The government will eliminate or cut tax rebates for more than 2,800 export
items from July 1 - in the boldest move yet to rein in exports since it joined
the World Trade Organization in 2001.
The affected items account for 37 percent of all export products, the
Ministry of Finance announced yesterday.
Export tax rebates for 553 "highly energy-consuming and resource-intensive"
products, such as cement, fertilizer and non-ferrous metals, will be eliminated,
the ministry said.
Rebates for another 2,268 products, described as "easy to trigger trade
frictions", will be slashed from 8-17 percent to 5-11 percent. They include
garments, toys, steel products and motorcycles.
announcement follows the imposition or raising of export tariffs on 142
categories of goods effective June 1. The products include steel billets and
non-ferrous metal minerals.
Both steps are part of the policy package designed to control soaring exports
and bloating trade surplus.
From January to May, exports surged 27.8 percent year-on-year to $443.5
billion; and the trade surplus rocketed 83.1 percent to $85.7 billion, according
to Customs statistics.
The huge surplus has aggravated such problems as trade conflicts with other
countries and pressures on China to revalue the renminbi, as well as excessive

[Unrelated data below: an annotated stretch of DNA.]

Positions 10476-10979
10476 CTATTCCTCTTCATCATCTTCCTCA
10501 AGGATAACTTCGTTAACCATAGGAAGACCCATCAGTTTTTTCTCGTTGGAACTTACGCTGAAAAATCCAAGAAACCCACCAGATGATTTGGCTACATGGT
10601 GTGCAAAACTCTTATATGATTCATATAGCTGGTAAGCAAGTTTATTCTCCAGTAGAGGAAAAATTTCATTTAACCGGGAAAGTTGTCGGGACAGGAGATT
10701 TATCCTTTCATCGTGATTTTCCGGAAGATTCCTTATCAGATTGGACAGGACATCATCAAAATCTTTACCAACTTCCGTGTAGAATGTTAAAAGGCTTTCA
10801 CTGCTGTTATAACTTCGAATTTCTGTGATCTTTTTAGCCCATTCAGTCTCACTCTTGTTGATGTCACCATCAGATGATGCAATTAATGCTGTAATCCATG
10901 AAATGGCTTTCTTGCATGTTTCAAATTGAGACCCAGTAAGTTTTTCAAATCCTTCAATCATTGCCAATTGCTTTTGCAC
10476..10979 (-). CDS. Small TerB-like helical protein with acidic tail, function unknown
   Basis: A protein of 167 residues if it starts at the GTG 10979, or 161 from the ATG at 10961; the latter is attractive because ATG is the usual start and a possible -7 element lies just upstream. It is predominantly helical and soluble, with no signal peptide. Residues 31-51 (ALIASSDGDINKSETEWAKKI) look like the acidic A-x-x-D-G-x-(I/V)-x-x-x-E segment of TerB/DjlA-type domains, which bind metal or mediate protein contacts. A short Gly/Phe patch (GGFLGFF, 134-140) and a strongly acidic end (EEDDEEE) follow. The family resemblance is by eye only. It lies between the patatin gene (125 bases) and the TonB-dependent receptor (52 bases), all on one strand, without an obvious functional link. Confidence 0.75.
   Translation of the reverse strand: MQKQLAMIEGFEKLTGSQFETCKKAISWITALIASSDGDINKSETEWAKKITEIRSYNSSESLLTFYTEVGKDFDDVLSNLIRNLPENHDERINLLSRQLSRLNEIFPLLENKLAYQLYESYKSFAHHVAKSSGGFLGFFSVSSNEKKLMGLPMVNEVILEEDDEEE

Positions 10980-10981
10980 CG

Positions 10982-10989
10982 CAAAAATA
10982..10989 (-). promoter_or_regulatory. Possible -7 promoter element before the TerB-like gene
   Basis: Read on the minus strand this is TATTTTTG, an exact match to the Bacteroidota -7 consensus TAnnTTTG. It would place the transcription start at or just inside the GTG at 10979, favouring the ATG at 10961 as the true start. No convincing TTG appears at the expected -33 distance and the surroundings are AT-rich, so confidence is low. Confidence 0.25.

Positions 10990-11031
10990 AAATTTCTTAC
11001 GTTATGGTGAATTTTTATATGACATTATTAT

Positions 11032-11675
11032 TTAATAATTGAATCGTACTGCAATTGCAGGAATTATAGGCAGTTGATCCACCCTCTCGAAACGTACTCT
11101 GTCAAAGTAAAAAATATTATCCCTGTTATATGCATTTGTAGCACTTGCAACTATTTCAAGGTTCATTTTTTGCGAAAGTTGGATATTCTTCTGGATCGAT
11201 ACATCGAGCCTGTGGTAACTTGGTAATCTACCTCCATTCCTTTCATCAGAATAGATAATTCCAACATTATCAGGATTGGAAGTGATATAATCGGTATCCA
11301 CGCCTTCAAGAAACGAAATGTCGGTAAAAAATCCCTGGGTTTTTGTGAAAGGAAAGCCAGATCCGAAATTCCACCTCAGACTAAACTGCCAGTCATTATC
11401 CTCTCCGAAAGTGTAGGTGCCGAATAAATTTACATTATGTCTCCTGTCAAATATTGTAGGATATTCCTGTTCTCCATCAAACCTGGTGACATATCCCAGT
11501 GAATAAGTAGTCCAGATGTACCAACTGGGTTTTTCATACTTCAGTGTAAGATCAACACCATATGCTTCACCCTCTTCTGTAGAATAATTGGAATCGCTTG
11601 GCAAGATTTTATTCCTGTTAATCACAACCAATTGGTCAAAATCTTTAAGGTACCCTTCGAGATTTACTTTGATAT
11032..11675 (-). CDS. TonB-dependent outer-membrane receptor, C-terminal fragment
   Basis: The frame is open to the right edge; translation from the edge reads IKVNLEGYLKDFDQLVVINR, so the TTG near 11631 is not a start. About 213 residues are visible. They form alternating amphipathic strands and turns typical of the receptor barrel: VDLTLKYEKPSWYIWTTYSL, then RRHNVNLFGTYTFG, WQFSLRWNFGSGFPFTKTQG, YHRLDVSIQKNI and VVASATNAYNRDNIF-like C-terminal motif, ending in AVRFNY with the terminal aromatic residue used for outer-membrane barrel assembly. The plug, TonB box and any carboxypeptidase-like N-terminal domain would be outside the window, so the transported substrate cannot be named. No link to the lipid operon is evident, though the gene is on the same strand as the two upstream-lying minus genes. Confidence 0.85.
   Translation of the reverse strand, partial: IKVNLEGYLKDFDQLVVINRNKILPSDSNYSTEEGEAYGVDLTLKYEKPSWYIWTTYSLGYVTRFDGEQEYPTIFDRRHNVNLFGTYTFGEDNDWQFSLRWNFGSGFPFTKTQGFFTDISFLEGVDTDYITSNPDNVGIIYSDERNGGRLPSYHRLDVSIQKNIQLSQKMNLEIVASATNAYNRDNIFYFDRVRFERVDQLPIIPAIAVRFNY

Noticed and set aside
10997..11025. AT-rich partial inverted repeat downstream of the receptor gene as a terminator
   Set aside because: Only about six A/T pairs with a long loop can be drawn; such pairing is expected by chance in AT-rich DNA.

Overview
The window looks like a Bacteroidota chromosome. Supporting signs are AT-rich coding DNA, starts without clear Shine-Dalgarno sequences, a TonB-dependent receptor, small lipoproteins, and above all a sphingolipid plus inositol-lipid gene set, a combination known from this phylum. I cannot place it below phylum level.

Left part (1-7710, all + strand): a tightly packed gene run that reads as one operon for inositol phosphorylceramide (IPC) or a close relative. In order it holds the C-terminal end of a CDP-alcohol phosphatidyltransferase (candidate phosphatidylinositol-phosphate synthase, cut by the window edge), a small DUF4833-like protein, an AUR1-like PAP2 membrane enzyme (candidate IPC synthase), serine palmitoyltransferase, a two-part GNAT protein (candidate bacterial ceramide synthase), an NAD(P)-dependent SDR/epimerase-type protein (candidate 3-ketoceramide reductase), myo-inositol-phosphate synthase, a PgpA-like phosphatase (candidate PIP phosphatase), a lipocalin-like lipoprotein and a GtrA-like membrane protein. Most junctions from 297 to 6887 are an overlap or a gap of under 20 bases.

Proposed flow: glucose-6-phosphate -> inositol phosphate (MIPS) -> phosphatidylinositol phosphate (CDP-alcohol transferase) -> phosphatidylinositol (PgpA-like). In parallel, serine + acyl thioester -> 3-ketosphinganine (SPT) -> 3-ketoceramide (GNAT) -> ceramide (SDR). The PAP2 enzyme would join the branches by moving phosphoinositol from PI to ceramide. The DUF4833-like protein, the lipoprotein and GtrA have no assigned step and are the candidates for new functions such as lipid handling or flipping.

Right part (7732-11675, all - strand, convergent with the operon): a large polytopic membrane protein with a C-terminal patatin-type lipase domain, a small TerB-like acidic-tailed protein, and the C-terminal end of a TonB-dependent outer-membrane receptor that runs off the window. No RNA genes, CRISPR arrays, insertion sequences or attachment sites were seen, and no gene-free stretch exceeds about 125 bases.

liquidity at home, the ministry said.
Liu Xueqin, a researcher with the Chinese Academy of International Trade and
Economic Cooperation affiliated to the Ministry of Commerce, said: "The new
policy will restrain exports because it affects a broad range of products."
Domestic producers say they are already feeling the pressure from the export
"Our steel companies are at threat (of losing foreign markets). But we can
understand the overall significance of the policy," Qi Xiangdong, deputy
secretary general of the China Iron & Steel Association, told China Daily.
The association predicted earlier that, as a result of the export
disincentives, the country - the world's top steel producer - would this year
export no more or even less than last year.
Steel exports totaled 43 million tons in 2006, a growth of 110 percent over
The finance ministry said the new policy will also help slow down investment
in fixed assets and reduce over-capacity; and lead to sustainable development.
Many industrial sectors, such as steel, cement and
motorcycles, are believed to have excessive production capacity in relation to